Vipassana Meditation Course: Part 2

Day 1: Sleep

After the first night’s hysterics, I have given myself permission to sleep through the morning meditation, rising at the late hour of 6:30AM.

Actually, I sleep through everything I can sleep through on the first day.

After breakfast I collapse back in bed until 8:00AM.

I sleep through the 9:00AM individual meditation time, waking just long enough to grab lunch before my afternoon nap.

I take another nap at 5:00PM and am soundly asleep well before lights out at 10:00PM.

Some people may say that I am wasting an opportunity here, but I don’t regret it at all.

I need to rest.


Day 2: Outside

The course is held at a communist-era hotel in the mountains near the border of the Czech Republic and Slovakia. In its heyday, this hotel must have been grand. Now it is tired. The plumbing doesn’t work. The carpets and fixtures are dated. Water stains grace the ceilings and walls. A sense of agedness permeates the whole place, including the meditators.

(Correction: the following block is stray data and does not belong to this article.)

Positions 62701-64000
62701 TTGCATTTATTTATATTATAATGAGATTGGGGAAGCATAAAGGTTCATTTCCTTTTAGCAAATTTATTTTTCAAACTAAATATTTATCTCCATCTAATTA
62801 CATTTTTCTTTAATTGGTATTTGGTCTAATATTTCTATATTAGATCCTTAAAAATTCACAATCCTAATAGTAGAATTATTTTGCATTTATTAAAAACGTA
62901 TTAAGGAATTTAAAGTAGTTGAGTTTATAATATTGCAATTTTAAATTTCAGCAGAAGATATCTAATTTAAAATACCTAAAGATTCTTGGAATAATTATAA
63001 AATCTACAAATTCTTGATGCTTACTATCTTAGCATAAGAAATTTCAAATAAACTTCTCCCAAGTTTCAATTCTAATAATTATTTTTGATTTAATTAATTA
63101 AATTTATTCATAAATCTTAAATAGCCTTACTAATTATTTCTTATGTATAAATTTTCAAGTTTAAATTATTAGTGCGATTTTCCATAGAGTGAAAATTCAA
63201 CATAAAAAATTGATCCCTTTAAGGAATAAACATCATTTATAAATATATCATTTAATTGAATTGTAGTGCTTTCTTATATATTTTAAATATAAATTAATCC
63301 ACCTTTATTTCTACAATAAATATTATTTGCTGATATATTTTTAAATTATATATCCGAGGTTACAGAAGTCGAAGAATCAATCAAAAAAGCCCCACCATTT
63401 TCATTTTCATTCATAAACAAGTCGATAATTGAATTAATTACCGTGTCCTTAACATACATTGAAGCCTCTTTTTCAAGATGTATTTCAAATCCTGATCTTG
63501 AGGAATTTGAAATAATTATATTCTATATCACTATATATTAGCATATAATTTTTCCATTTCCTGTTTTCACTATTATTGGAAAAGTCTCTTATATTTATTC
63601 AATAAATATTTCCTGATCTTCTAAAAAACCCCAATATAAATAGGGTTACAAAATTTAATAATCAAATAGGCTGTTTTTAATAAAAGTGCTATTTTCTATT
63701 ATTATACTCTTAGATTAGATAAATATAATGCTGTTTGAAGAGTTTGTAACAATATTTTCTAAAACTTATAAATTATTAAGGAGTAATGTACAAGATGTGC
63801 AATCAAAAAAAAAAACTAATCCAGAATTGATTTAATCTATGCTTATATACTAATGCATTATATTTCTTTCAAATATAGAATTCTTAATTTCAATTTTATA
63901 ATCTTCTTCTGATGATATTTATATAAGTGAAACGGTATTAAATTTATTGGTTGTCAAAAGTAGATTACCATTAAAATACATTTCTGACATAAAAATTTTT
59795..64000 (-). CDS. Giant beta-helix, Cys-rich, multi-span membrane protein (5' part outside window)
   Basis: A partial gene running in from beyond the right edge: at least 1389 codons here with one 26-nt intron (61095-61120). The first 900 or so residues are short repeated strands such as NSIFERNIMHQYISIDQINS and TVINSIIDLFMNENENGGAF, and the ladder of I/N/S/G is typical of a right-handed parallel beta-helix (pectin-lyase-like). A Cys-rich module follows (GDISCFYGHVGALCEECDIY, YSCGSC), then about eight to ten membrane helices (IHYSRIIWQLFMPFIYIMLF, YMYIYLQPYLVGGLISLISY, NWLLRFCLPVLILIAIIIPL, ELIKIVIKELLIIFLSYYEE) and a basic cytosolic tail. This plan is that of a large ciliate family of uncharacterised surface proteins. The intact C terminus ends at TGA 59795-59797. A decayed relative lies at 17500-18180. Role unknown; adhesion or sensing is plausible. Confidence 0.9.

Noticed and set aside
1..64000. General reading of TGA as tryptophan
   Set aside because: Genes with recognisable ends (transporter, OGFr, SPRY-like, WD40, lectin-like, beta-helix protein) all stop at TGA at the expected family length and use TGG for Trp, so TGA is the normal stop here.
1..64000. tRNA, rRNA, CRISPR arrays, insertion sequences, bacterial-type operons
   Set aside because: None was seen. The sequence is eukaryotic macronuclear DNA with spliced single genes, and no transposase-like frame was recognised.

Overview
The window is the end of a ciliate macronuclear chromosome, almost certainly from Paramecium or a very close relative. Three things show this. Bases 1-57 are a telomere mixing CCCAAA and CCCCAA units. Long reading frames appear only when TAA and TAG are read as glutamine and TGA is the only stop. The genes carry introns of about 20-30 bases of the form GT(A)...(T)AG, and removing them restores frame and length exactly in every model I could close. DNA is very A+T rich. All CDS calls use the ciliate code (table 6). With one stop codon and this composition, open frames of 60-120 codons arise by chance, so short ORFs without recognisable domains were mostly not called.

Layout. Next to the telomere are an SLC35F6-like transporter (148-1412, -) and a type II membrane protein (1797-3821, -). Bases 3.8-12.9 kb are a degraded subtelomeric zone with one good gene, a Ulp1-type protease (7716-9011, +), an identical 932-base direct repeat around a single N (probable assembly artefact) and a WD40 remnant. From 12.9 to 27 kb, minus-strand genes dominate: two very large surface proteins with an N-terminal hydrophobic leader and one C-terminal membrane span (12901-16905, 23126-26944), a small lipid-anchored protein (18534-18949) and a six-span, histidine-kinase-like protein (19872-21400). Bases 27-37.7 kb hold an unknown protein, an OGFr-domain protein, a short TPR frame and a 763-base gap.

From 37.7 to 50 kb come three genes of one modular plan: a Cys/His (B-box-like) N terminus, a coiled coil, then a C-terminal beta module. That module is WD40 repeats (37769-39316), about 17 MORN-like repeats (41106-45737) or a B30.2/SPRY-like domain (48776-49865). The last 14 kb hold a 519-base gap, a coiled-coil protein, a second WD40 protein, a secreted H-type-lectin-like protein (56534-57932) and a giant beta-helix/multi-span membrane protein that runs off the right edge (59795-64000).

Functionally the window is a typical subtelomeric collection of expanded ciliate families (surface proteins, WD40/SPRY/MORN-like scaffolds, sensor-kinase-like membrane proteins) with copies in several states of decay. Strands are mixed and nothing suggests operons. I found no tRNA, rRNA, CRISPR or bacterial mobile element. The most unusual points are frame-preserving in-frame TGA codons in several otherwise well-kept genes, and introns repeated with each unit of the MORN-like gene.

The atmosphere is that of a convalescent home for young women. Women in their twenties shuffle around in house slippers, eyes downcast, blankets wrapped around their shoulders. This mood doesn’t suit me today. I am feeling reinvigorated after my day of rest. So I decide to go outside.

The mountains surrounding the hotel are beautiful, and I was excited to explore the many trails in the area. That is not to be.

As it turns out, we are only allowed outside of the hotel during breakfast, lunch, and dinner. Beyond that, the outdoor area we are allotted is very restricted. We are confined to what is essentially a parking lot, a small lawn, and half of a meadow.

Still, I think, it’s better than nothing.

I step out into the afternoon sun and stifle a laugh. The area looks like an oddly gender-specific apocalypse scene. Women are lying, as if dead, in odd positions all over the parking lot and limited grassy areas. Those who aren’t lying down are shuffling slowly in circles or stopped staring into the distance.

I take a few laps around the meadow.

It is better than nothing.


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